The aim of the series of meta-analyses reported here was to determine whether evidence shows that CBTp improves aspects of the patient experience beyond symptom-reduction. Based on there being enough trials to permit meaningful pooling of data, we selected three outcome variables: functioning, distress and quality of life.

Method

We initially considered the 52 RCTs retreived by Jauhar et al. (2014), which covered the period of 1993 (the date of the first published trial of cognitive behavioural therapy in schizophrenia) to March 2013. We also searched the trials previously excluded by Jauhar et al. These studies were supplemented with a systematic search of the literature using PubMED and Scopus to identify RCTs of CBTp between the dates of March 2013 and April 2018. Searches were unrestricted regarding language and whether material was published or unpublished. We also searched through reference sections of papers that were considered eligible. Multiple searches were conducted using the following terms and combinations of terms:

“Cognitive Behavioural Therapy” AND “Psychosis” AND “Randomised controlled trial”.

“Cognitive Behavio*” AND “Psychosis” AND “Randomi*”.

“Cognitive Behavio*” AND “Psychosis” AND “RCT”.

“CBT” AND “Psychosis” AND “RCT”.

“CBT” AND “Psychosis” AND “Randomi*”.

“Cognitive Behavio*” AND “schizo*”.

“CBT” AND “Schizo*”.

“Cognitive Behavio*” AND “Schizo*” AND “RCT”.

“Cognitive Behavio*” AND “Schizo*” AND “Random*”.

“CBT” AND “Schizo*” AND “Randomi*”.

“CBT” AND “Schizo*” AND “RCT”.

This search produced a further 16 studies. All 69 studies were then hand-searched by one of us (ND) for the outcome measures of interest and counter-checked by another (KRL).

Our inclusion criteria paralleled those used by Jauhar et al. [7], Wykes et al. [14], NICE [11] and the Cochrane Collaboration [6]. Thus, studies were included if a majority of the patients had a diagnosis of schizophrenia, schizoaffective or non-affective functional psychosis, either made clinically or according to diagnostic criteria. Trials could use any measure of functioning, distress or quality of life (for details, see below). Studies also had to include a parallel control group of any type, i.e. waitlist, TAU or an intervention designed to control for the non-specific effects of psychotherapy. We excluded non-randomised trials and those which used inappropriate randomisation methods (e.g. allocation by alternation or by availability of the intervention). The four non-randomised trials that were located all also used non-blinded outcome assessment and were low in overall quality (see [1619]).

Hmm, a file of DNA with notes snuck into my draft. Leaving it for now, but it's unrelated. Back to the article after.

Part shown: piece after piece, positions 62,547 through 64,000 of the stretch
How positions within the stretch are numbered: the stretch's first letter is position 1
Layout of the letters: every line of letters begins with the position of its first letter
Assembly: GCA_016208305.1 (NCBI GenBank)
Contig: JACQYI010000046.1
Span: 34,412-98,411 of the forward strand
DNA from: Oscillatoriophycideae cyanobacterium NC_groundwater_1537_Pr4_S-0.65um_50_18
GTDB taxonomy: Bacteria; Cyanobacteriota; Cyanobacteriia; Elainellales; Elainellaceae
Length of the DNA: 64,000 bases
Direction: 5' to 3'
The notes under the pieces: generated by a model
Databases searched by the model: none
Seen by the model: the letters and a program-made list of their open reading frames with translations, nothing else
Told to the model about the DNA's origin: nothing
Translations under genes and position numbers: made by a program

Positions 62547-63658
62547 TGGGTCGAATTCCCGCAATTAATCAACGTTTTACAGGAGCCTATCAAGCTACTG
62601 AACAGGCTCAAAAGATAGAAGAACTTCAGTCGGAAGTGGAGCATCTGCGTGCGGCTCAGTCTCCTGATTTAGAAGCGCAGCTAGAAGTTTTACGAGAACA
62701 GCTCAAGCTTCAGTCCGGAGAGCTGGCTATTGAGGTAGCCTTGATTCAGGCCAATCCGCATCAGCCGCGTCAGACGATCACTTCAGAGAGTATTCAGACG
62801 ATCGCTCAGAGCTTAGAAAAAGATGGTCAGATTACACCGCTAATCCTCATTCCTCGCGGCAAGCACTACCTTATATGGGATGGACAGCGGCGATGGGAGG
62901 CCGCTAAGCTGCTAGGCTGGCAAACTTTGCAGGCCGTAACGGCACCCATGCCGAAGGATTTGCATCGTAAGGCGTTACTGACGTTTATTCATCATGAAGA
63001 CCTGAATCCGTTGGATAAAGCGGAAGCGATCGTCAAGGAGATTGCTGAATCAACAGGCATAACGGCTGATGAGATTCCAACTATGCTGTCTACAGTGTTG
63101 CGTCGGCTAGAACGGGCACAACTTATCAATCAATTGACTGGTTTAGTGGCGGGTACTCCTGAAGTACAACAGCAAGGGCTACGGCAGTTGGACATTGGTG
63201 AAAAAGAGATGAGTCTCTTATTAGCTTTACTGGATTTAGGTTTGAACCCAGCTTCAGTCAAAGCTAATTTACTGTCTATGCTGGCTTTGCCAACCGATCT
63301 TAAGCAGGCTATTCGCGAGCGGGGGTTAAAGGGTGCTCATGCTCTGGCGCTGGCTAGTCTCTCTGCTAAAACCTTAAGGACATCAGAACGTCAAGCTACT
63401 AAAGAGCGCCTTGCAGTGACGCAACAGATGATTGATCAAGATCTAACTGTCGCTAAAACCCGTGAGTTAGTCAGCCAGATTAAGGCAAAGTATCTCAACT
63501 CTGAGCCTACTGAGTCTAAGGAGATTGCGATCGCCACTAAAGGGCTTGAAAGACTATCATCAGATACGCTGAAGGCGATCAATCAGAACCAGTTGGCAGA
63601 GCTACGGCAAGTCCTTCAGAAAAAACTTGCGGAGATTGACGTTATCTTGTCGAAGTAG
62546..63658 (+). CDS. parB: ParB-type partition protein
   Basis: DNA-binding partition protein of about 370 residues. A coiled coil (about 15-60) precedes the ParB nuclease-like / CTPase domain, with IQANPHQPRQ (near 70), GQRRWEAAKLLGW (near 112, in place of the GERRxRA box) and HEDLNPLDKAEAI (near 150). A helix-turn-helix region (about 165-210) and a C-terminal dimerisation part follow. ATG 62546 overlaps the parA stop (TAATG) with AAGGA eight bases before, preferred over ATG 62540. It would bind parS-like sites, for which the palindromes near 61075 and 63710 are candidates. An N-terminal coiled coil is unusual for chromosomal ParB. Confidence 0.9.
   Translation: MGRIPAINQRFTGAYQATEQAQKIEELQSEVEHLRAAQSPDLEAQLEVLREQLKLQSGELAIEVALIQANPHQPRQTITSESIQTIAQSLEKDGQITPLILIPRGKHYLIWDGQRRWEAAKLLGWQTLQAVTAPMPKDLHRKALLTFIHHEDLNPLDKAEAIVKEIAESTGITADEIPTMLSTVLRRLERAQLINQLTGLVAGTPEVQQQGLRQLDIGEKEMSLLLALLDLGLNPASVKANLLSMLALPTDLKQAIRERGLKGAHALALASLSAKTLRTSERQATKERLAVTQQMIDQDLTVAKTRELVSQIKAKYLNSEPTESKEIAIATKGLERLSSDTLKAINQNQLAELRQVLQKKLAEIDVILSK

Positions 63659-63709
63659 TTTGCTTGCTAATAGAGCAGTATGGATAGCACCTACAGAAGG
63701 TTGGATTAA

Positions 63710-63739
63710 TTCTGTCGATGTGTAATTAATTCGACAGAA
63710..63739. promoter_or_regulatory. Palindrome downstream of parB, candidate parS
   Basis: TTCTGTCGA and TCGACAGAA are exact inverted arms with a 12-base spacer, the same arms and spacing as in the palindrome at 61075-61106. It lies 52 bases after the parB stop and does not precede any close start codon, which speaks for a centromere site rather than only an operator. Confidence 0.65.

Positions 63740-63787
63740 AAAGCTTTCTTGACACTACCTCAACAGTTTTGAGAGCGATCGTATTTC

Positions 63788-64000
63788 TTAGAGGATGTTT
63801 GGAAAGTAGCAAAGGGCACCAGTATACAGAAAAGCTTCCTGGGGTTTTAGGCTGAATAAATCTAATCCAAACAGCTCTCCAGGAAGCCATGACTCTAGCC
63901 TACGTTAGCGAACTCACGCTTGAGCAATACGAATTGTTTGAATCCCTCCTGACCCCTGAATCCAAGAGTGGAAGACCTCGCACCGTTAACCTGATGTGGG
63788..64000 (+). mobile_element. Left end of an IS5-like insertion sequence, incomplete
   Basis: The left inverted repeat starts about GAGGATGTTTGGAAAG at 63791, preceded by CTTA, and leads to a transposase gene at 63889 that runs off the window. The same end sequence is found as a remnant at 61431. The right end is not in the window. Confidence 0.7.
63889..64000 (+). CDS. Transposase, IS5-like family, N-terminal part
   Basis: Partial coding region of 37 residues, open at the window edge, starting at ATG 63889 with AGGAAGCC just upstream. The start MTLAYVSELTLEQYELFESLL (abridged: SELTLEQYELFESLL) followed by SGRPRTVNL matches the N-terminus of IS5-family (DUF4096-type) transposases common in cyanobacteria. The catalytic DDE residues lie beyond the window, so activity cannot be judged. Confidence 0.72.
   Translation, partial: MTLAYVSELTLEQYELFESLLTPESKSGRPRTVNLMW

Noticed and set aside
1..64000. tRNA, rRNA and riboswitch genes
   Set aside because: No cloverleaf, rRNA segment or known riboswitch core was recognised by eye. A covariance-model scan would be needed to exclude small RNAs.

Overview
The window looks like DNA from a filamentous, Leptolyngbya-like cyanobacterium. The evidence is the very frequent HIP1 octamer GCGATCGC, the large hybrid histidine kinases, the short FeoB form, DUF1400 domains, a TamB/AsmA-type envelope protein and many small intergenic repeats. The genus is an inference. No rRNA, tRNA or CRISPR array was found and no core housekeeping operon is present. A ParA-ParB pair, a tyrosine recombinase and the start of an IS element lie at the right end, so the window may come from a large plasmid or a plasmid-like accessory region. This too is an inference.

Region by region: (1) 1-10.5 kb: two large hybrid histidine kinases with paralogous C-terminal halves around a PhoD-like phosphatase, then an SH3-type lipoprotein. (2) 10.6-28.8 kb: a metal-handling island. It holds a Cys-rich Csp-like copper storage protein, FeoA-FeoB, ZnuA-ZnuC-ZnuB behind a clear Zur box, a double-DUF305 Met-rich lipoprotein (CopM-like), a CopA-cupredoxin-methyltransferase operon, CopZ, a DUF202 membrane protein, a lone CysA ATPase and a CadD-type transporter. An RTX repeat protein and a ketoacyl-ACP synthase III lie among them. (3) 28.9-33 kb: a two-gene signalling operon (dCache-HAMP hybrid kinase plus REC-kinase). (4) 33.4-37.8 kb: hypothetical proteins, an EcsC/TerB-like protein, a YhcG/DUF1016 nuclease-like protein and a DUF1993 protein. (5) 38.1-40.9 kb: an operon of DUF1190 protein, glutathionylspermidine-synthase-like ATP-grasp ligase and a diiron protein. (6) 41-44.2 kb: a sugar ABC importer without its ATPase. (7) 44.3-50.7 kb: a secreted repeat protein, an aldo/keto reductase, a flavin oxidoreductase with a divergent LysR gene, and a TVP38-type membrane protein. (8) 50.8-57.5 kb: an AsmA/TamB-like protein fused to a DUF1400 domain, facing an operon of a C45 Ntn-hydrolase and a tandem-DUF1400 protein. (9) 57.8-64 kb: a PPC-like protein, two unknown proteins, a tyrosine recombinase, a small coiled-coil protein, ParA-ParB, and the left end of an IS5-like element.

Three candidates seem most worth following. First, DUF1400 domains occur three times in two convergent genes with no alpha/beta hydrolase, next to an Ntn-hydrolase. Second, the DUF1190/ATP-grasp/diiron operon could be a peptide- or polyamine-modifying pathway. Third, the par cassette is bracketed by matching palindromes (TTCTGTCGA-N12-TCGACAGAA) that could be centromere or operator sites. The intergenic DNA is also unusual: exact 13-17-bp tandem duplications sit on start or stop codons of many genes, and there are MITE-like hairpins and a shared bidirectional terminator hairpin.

Determination of what types of therapy constituted CBTp was relatively broad and followed Jauhar et al. [7] – those that incorporated additional elements of therapy, such as motivational interviewing, family engagement, behaviour therapy and social skills training, were also included. Following previous meta-analyses, we did not include studies that delivered CBT as part of a multicomponent package of care that involved several other interventions (sometimes referred to as integrated treatment or similar). We included trials using both individual and group CBTp.

Data extraction

For functioning, trials used a variety of clinician-assessed rating scales which included: the Global Assessment of Functioning scale (GAF: [20]); the Social and Occupational Functioning Assessment Scale (SOFAS: [21]); the Global Assessment Scale (GAS: [22]); the Multnomah Community Ability Scale (MCAS: [23]); and the Life Skills Profile (LSP: [24]). Other scales considered to be includable were the Social Functioning Scale (SFS: [25]), the Role Functioning Scale (RFS: [26]), the Social Behaviour Schedule (SBS: [27]), the Independent Living Skills Survey (ILSS: [28]), and the Personal and Social Performance Scale (PSP: [29]).